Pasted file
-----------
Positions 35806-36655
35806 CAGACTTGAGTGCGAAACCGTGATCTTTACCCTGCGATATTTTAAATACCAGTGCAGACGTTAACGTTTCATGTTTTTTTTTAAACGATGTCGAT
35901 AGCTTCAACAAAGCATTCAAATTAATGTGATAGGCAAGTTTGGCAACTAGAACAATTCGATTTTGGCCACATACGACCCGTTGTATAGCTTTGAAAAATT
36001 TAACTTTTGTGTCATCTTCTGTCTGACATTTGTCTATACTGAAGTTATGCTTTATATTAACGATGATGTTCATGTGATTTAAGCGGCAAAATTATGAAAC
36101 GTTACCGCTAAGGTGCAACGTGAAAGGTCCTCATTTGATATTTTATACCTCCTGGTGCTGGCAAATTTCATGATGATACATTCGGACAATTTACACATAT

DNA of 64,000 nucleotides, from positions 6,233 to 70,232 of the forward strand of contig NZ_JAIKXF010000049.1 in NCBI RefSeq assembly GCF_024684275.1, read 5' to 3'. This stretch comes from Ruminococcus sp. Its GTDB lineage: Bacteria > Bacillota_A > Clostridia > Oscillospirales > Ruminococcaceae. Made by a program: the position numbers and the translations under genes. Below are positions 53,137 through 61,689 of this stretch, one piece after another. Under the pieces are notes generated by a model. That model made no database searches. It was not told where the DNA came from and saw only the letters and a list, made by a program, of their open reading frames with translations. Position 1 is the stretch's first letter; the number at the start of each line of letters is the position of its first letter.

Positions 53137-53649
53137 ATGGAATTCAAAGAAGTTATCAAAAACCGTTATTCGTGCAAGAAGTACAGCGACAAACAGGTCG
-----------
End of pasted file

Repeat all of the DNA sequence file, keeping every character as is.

Positions 35806-36655
35806 CAGACTTGAGTGCGAAACCGTGATCTTTACCCTGCGATATTTTAAATACCAGTGCAGACGTTAACGTTTCATGTTTTTTTTTAAACGATGTCGAT
35901 AGCTTCAACAAAGCATTCAAATTAATGTGATAGGCAAGTTTGGCAACTAGAACAATTCGATTTTGGCCACATACGACCCGTTGTATAGCTTTGAAAAATT
36001 TAACTTTTGTGTCATCTTCTGTCTGACATTTGTCTATACTGAAGTTATGCTTTATATTAACGATGATGTTCATGTGATTTAAGCGGCAAAATTATGAAAC
36101 GTTACCGCTAAGGTGCAACGTGAAAGGTCCTCATTTGATATTTTATACCTCCTGGTGCTGGCAAATTTCATGATGATACATTCGGACAATTTACACATAT

DNA of 64,000 nucleotides, from positions 6,233 to 70,232 of the forward strand of contig NZ_JAIKXF010000049.1 in NCBI RefSeq assembly GCF_024684275.1, read 5' to 3'. This stretch comes from Ruminococcus sp. Its GTDB lineage: Bacteria > Bacillota_A > Clostridia > Oscillospirales > Ruminococcaceae. Made by a program: the position numbers and the translations under genes. Below are positions 53,137 through 61,689 of this stretch, one piece after another. Under the pieces are notes generated by a model. That model made no database searches. It was not told where the DNA came from and saw only the letters and a list, made by a program, of their open reading frames with translations. Position 1 is the stretch's first letter; the number at the start of each line of letters is the position of its first letter.

Positions 53137-53649
53137 ATGGAATTCAAAGAAGTTATCAAAAACCGTTATTCGTGCAAGAAGTACAGCGACAAACAGGTCG